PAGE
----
In the second episode of the new TV series Vikings, the seafaring Norsemen make their first-ever voyage across open water, reach the coast of Britain and raid the monastery at Lindisfarne, murdering monks and burning manuscripts. Discovering one young monk cowering behind an altar clutching a bible, our hero Ragnar Lothbrok is intrigued. He wants to know why, surrounded by bejewelled chalices and candelabrum, this odd man would chose to save a book.
"What drives these guys across open oceans? … What is driving Ragnar?" asks Michael Hirst, the British TV producer who created the show for the specialty channel History. "He doesn't just want to rape and pillage, he wants to discover."
Rape and pillage are, of course, our central associations with the Vikings, those fierce Scandinavian warriors who conquered not only the North Sea in the eighth century but eventually sailed the Atlantic. But Hirst, who was also the cunning mind behind The Tudors and The Borgias, says these tough guys got bad press.
Yes, they were ferocious fighters who raided other peoples by land and by sea, but they were also more democratic and more egalitarian than their Saxon and Frankish contemporaries. They made community decisions at meetings where votes were held, and they permitted women to both divorce and own property.
They travelled through the Baltic Sea as far east as Russia and even reached Constantinople; westward, they sailed to Britain, Iceland, Greenland and eventually Newfoundland. But they weren't just bloodthirsty raiders; they were farmers trapped in a coastal geography that offered them little land for a growing population. In battle, they combined life-saving pragmatism – they would simply turn and run if things were going against them – with a religion that embraced death and offered respite in the mythical palace of Valhalla.
"I find their culture, their gods and their rituals absolutely fascinating," Hirst said, joking that he has considered converting to paganism. "Part of the point of the series is to communicate how rich their culture was."
He has been interested in the Vikings for years and, after the success of his 1998 movie Elizabeth, began a script about Alfred the Great, the English king who fought the Vikings. Nobody bit, however: "I put my interest in my back pocket … and I just hoped some day someone would cotton on to the Vikings."
If he encountered only shrugs a decade ago, today Vikings seem to be floating about in the zeitgeist. Hirst can't think why interest has suddenly been sparked, but he speculates that many people might be intrigued because they would have Viking blood in them.
"Vikings are in just about everybody's ancestral blood – they didn't just conquer, they assimilated," he said, adding: "People want to access them, but how do you do it?"
Enter Lothbrok, played in the series by the Australian actor Travis Fimmel, a character based on a real Viking leader about whom some historical information is available – alongside many legends.
"He thought he was a descendent of the god Odin," Hirst said. "He was not only the god of war but also of curiosity. Odin sacrificed an eye so that he could see the future."
So in Ragnar, Hirst said, history handed him a character who has a positive and dramatic characteristic – a questing intellect: "He's not just driven by bad impulses. I thought I could marry my interest in the Vikings with a relatively sympathetic character."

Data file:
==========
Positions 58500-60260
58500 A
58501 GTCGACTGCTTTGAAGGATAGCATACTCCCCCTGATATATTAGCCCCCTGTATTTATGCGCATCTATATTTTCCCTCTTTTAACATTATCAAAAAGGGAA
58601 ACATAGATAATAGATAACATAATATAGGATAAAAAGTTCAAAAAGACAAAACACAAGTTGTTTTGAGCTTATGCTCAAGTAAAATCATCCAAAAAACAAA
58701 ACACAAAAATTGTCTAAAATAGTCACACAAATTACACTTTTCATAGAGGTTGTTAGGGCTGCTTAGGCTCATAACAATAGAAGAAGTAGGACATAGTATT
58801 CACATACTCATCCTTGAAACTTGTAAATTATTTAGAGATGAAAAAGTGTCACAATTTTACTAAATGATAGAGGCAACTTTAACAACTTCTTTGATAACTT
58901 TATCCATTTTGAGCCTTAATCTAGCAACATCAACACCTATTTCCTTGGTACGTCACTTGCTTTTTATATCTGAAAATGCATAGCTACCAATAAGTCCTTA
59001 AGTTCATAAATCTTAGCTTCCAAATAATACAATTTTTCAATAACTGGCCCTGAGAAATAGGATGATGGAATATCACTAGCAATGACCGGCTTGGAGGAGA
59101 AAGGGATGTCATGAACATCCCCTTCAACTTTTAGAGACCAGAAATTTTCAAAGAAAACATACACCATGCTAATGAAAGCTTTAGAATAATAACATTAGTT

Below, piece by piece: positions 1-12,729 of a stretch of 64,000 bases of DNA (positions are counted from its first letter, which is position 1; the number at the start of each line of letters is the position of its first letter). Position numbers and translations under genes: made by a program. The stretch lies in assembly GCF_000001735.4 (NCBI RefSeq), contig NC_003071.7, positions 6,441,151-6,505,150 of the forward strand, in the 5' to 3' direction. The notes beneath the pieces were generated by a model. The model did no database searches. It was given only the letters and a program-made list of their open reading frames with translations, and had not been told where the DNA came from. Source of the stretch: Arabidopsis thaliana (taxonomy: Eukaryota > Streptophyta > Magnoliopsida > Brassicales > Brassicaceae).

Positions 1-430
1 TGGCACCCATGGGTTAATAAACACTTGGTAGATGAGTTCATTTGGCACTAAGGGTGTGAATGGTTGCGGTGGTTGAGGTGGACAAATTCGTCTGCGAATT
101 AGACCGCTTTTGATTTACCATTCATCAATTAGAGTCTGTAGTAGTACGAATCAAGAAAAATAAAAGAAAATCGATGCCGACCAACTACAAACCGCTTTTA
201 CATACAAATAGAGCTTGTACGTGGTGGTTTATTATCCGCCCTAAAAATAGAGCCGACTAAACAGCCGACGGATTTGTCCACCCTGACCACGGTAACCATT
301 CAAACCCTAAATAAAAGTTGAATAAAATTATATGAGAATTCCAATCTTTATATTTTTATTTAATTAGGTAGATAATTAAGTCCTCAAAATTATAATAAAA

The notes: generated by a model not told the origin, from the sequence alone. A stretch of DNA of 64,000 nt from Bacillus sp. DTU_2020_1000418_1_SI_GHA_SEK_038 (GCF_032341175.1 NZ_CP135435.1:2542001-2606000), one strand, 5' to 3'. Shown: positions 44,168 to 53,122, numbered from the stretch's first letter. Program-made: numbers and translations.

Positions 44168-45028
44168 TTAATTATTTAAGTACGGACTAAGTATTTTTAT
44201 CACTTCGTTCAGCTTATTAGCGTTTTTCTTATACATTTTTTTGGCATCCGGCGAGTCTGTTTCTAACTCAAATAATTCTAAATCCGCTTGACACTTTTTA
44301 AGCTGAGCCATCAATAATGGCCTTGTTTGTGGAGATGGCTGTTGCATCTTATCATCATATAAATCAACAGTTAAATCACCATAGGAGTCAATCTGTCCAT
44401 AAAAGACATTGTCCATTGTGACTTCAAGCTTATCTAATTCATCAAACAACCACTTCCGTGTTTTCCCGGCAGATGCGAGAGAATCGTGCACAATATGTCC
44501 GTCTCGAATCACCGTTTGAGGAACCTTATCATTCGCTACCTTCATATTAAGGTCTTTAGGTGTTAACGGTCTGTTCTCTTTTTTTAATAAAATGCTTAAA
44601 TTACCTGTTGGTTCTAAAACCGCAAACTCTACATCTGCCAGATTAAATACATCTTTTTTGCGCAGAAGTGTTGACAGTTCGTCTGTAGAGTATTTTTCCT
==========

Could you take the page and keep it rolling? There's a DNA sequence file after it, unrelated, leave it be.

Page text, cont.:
Ragnar is portrayed in the series as a family man who is faithful to his wife, the ferocious Lagertha (played by Katheryn Winnick), and protective of his children. He rebels against the local chieftain Earl Haraldson (Gabriel Byrne), a dictatorial overlord who insists the men go every summer to raid the equally impoverished lands to their east. Ragnar is convinced there are riches to the west, breaks ranks, gets a boat built and heads out to unknown territory, leaving his wife and children behind.
It's a dramatic enough family saga, and Hirst discovered as he wrote that he couldn't abandon Ragnar and start skipping forward a few centuries to the cross-Atlantic voyages that are the historical culmination of the Viking's seafaring exploits. Like The Tudors before it, the show is an Irish-Canadian co-production with several Canadian performers (including both Winnick and Jessalyn Gilsig as the Earl's wife.) Nobody, however, is going make landfall at l'Anse aux Meadows, the site in northern Newfoundland where archeological remains of a Viking settlement have been found.
"I might have killed off Ragnar in the first season, but I couldn't because I was too interested in the character," Hirst said.
He wanted Ragnar, his wife and his dictatorial boss to be characters with whom contemporary audiences could empathize, rather than "museum people," so he read both Norse sagas and modern Icelandic novels to find a plausible rhythm for the dialogue. He has created a language that is slightly heightened or archaic, yet also very earthy, with regular reminders that these are, as he puts it, "real guys."
"We can offer you a chance to shine in battle and impress the gods and to bring back such plunder as you have never seen before," Ragnar tells the men he is trying to recruit to sail west. "Have you got the balls to join us?"
Of course they do.
Vikings airs Sunday at 10 p.m. on History.